You know when you get a song stuck in your head and you just can’t seem to shake it out of your brain? That happened to me yesterday, but in a good way. I kept humming the words to Lee Greenwood’s patriotic song:

 

Mormon Church MeetingIf that first paragraph sounded sappy, then you better stop reading now because it’s only going to get worse. The Twelfth Article of Faith tells me to obey the laws of my land, but I also think it means that we should contribute to our communities. I served as a poll worker all day in California and have the bags under my eyes and the official flag pin today to prove it. Despite the long hours, the time flew by fast and I scored a few amused grins when my humming turned into an occasional patriotic outburst. It was a great day in America. Polling booths were spread across the nation where citizens could have their voices heard.

From the lakes of Minnesota
To the hills of Tennessee,
Across the plains of Texas
From sea to shining sea,
From Detroit down to Houston,
And New York to L.A.
There’s pride in every American heart
And it’s time we stand and say

I’m proud to be an American. There were plenty of glitches yesterday and I heard endless complaints from voters about why their precinct had been moved to a less desirable voting location or why there weren’t more fancy touch screens, but every single voter who walked through my polling site expressed gratitude for being there.

‘Cause the flag still stands for freedom
And they can’t take that away.

An excellent example of what this country stands for is the makeup of the poll workers with whom I spent the day. Abdul was born in Afghanistan and moved here with his family when he was young. He was charming, extremely well-educated and fascinated me all day long with stories of his world travels and experiences with other countries’ elections. He wore a suit and tie and took his role as Chief Inspector at the poll very seriously, spending countless hours before and after my appearance at the site.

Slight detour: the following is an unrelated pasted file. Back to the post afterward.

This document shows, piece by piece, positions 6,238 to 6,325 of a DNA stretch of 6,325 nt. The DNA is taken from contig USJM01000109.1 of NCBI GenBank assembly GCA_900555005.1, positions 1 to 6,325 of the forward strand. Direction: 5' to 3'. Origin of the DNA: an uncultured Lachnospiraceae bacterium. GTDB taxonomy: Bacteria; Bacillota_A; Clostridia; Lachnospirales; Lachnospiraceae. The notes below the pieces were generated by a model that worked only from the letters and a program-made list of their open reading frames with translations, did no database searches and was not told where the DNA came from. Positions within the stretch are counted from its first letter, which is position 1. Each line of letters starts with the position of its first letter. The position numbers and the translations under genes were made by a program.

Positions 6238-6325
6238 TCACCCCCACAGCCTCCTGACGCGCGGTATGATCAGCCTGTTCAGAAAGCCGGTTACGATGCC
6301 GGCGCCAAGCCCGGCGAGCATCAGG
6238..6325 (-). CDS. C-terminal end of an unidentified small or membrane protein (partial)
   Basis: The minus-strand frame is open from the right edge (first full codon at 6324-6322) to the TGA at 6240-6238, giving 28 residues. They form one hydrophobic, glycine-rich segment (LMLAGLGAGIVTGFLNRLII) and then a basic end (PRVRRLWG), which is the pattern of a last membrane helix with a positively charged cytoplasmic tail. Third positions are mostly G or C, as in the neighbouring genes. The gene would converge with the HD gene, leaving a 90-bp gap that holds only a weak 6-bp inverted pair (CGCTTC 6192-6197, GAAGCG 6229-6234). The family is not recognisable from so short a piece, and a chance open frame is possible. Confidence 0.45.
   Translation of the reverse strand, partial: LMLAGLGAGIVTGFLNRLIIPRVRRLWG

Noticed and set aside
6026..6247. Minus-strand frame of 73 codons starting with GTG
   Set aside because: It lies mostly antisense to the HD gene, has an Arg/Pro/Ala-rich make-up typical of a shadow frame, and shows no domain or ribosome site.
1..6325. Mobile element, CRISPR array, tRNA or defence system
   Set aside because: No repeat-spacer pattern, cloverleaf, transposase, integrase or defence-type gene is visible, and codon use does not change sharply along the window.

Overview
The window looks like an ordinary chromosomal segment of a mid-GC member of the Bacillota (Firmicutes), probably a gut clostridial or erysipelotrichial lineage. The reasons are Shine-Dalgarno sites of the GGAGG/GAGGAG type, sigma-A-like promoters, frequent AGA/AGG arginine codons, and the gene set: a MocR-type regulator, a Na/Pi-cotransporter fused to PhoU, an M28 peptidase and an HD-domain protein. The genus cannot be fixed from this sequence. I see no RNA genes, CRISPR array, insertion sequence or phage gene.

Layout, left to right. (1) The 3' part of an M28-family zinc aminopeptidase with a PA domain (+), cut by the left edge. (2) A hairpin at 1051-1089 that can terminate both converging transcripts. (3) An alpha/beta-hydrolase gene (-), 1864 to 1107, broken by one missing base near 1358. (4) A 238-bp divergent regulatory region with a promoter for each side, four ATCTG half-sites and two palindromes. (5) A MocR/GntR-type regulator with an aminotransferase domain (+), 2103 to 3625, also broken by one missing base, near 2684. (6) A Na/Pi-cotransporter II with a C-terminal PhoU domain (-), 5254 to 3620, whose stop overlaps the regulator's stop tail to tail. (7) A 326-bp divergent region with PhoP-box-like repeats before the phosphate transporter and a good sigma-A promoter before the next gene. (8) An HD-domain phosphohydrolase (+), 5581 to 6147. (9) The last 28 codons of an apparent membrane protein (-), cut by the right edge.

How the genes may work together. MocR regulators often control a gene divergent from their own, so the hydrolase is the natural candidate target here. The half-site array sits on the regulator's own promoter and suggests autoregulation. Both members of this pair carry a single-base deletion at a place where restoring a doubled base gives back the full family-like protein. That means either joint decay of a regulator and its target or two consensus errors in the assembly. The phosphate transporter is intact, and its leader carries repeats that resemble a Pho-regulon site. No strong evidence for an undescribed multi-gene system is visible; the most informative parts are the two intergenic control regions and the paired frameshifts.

Mario was a senior in high school who was earning community service hours for graduation by helping at the polls. He was one of the hardest working, most conscientious teenagers I’ve ever seen. His parents, like Abdul’s, came here also seeking a better life for their children. Mike was retired and a well-spring of political knowledge, eager to help, taking a break totaling about 20 minutes during the entire 15 hour work day. My oldest son and I completed the crew and felt honored to be a part of such a wonderful group of Americans who were more interested in contributing to this country than complaining about it.

Sure, our country has a lot of problems, but having the freedom to voice our opinions is a right this country was founded upon and one that should not be neglected. Like Abdul and Mario’s parents, we’re all seeking for a better life here. We may not agree on how it should be done, but we choose to live here because we know at least we can be heard. During our initial training to be poll workers we were emphatically counseled to never turn away a registered voter. A provisional ballot could easily be provided and that all-important “I voted” sticker rewarded. Each voice matters. Each vote is counted.

‘Cause there ain’t no doubt I love this land…
God bless the U.S.A!

About Trina B

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